The app is a tool aimed at allowing patients to measure their visual acuity at home by themselves.
Tilak Healthcare has announced positive results from its TIL002 clinical trial evaluating the OdySight mobile app.
Tilak Healthcare stated in a press release that the app is a tool aimed at allowing patients to measure their visual acuity at home by themselves and that the study showed “a high level of convergence between at-home evaluations of visual acuity measured with OdySight and standard methods used during consultations.”1
OdySight, a prescription-only CE-marked medical device, is available on smartphones and tablets and allows patients with chronic macular degeneration to carry out regular monitoring of their visual acuity through eye tests they perform themselves. Results are automatically sent to their physicians along with notification when a deterioration in vision is detected. According to the company, this makes it “easier to carry out personalized monitoring between appointments and arrange urgent medical intervention where necessary.”1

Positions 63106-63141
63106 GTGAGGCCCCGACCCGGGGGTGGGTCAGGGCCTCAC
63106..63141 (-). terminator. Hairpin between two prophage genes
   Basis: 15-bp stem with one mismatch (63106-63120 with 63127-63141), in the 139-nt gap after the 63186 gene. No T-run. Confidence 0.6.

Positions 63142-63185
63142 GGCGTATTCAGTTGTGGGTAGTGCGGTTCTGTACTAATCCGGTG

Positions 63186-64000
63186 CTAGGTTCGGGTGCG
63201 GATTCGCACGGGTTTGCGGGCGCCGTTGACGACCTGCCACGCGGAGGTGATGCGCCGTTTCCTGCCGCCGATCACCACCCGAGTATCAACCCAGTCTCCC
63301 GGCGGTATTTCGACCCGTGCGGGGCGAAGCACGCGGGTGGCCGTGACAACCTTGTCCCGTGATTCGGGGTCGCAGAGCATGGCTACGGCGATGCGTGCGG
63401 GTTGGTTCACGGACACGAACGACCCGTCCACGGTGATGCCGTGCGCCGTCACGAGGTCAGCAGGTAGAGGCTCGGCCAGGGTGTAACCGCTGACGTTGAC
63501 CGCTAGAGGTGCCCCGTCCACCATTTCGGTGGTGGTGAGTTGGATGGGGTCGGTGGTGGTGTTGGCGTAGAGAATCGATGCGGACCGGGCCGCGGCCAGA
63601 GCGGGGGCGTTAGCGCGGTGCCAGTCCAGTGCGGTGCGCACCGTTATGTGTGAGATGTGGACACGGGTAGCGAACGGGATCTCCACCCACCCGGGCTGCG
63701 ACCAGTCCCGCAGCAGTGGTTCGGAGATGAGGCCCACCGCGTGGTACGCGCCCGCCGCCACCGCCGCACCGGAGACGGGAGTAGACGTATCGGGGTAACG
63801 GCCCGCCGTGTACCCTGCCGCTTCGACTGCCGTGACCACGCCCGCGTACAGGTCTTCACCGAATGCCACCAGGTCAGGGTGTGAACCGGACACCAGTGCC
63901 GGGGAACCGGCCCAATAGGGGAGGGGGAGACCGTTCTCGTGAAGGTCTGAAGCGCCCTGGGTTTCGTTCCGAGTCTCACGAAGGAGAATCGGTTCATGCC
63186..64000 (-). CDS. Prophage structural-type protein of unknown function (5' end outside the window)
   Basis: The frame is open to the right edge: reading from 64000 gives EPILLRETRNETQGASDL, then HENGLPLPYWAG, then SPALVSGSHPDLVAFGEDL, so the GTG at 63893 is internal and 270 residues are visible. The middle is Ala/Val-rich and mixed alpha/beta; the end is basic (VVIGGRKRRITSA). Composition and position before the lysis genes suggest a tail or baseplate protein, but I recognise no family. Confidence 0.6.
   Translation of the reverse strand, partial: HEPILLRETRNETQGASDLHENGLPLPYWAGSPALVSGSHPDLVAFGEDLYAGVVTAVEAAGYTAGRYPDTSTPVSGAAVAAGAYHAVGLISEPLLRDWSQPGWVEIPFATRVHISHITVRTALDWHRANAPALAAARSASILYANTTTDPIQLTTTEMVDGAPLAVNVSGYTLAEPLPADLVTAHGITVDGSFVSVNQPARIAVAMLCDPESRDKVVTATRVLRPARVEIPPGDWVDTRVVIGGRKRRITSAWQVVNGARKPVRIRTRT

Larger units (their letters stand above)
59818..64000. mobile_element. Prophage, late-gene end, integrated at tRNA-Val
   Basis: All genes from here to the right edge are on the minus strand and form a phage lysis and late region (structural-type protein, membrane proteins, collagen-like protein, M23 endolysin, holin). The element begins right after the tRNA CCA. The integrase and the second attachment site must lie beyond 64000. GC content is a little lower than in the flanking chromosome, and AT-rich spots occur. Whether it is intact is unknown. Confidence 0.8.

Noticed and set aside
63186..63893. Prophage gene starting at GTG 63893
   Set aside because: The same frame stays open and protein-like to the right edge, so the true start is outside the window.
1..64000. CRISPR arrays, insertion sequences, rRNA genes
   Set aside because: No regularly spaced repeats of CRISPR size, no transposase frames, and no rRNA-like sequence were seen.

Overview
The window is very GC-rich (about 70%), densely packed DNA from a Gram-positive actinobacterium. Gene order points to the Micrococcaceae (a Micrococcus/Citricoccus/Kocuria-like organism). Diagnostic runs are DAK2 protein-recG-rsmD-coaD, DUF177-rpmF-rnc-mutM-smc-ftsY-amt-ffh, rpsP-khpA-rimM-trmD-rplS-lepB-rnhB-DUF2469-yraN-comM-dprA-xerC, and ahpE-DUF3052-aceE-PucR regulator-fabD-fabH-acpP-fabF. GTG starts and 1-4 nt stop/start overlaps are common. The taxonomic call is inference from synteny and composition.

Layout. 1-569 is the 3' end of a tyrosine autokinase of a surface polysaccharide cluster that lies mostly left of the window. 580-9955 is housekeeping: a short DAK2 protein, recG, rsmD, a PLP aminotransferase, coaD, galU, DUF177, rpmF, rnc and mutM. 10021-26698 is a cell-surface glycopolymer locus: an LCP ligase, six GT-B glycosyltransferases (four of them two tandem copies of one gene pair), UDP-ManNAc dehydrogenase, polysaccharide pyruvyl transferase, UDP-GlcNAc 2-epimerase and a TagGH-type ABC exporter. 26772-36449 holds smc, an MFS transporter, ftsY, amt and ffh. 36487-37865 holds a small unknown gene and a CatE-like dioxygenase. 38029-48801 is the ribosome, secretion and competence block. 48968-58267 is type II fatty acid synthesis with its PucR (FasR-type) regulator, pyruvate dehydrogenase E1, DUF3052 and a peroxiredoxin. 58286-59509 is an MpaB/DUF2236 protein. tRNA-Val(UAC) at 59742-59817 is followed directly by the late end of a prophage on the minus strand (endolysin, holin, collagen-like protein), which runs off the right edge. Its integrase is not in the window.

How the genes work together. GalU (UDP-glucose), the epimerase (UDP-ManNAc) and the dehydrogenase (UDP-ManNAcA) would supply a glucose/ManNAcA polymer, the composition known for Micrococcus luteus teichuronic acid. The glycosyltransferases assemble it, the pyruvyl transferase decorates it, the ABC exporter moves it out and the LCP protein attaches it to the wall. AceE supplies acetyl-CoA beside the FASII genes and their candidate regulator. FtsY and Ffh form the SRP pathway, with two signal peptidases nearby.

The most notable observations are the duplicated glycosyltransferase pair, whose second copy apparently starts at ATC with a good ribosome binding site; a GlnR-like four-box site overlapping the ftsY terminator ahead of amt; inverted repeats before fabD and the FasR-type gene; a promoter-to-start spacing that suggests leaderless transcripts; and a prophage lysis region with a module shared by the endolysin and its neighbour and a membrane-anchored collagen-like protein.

“A tool that allows monitoring between consultations and that patients can use easily and without assistance is paramount to facilitate the swift and safe adoption of these new drugs. TIL002 marks a key step in the clinical validation of OdySight® and proves that it is a reliable way for patients to monitor their visual acuity by themselves at home,” said Jean-François Girmens Medical Director and co-founder of Tilak Healthcare. In addition, given the variability of visual acuity measurements, having a large number of results from regular home tests could prove more helpful than occasional measurements performed during consultations taking place a long time apart.”
TIL002 is a prospective multi-center clinical study assessing the equivalence of visual acuity measurements carried out at 40 cm by patients in their homes using the app and those obtained using standard methods during consultations.
The study looked at 58 patients and 105 eyes, and took place over a period of one and a half years across three centers in France. Patients were monitored through 2 visits, 1 to 3 months apart, and OdySight measurements were also taken between visits.1
An analysis was carried out on 89 eyes which had an OdySight and ETDRS test conducted on the same day. Results showed a high level of concordance between the 2 methods, with an average difference of 0.33 letters, and 82% of OdySight measurements showed a maximum difference of 9 letters compared with the result of the standard test.1